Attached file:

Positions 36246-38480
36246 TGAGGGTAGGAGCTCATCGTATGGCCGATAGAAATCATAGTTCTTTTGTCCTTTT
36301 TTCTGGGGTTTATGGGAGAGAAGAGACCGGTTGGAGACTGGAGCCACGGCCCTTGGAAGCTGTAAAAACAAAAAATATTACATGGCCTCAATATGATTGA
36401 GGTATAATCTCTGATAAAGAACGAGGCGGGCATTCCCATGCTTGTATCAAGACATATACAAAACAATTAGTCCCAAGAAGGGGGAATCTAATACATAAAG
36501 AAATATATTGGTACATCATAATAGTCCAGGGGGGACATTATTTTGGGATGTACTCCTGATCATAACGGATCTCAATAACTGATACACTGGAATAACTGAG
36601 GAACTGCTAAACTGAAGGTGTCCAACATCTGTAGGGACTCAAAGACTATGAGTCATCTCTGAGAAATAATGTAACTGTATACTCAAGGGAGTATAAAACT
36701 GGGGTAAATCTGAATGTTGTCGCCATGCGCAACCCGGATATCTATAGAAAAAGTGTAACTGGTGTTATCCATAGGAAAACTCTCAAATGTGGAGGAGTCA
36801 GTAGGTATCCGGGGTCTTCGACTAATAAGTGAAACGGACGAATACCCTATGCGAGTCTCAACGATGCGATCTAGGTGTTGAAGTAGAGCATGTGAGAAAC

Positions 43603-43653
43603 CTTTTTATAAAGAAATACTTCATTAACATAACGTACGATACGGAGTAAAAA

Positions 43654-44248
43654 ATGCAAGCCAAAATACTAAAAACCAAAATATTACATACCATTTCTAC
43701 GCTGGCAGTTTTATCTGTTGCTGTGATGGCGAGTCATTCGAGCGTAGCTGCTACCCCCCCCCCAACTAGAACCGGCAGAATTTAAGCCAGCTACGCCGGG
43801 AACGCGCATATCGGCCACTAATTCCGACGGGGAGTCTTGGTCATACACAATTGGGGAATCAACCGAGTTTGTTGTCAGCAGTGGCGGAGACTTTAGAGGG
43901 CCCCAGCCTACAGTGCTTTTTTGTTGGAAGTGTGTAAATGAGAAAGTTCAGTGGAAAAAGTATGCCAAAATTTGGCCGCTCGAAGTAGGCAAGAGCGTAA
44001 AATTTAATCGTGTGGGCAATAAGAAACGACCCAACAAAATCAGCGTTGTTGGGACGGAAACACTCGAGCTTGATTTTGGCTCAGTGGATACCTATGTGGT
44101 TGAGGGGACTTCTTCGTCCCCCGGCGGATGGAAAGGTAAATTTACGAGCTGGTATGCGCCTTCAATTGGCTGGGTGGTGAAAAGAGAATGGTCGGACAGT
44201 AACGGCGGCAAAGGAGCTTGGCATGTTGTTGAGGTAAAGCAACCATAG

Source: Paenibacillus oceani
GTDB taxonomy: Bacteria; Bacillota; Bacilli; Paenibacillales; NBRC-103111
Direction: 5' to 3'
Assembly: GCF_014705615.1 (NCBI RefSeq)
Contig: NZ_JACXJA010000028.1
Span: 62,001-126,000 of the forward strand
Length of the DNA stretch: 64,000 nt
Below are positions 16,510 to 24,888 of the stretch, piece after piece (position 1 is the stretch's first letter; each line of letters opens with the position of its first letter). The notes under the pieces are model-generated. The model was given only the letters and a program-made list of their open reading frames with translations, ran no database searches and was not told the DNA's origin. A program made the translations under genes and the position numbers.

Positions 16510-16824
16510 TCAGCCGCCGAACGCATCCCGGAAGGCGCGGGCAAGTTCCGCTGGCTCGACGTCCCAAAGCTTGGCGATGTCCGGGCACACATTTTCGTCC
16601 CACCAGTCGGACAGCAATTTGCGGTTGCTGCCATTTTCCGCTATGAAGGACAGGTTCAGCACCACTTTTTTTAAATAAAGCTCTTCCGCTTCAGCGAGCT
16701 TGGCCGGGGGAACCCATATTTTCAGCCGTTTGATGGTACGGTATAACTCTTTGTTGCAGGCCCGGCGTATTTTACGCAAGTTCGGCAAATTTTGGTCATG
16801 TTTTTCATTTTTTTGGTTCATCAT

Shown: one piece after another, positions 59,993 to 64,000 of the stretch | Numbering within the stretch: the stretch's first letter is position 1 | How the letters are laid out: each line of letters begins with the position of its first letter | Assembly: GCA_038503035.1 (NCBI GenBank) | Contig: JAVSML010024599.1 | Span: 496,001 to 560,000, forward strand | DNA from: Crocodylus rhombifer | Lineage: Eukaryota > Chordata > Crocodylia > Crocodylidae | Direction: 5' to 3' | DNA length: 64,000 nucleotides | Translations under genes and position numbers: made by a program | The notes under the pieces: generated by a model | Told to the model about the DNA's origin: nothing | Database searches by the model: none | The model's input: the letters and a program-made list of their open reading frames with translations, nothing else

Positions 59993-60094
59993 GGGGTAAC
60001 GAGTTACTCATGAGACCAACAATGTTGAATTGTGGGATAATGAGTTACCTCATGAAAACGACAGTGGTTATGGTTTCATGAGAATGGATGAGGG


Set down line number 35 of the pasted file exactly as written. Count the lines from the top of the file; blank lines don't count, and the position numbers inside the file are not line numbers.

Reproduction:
60001 GAGTTACTCATGAGACCAACAATGTTGAATTGTGGGATAATGAGTTACCTCATGAAAACGACAGTGGTTATGGTTTCATGAGAATGGATGAGGG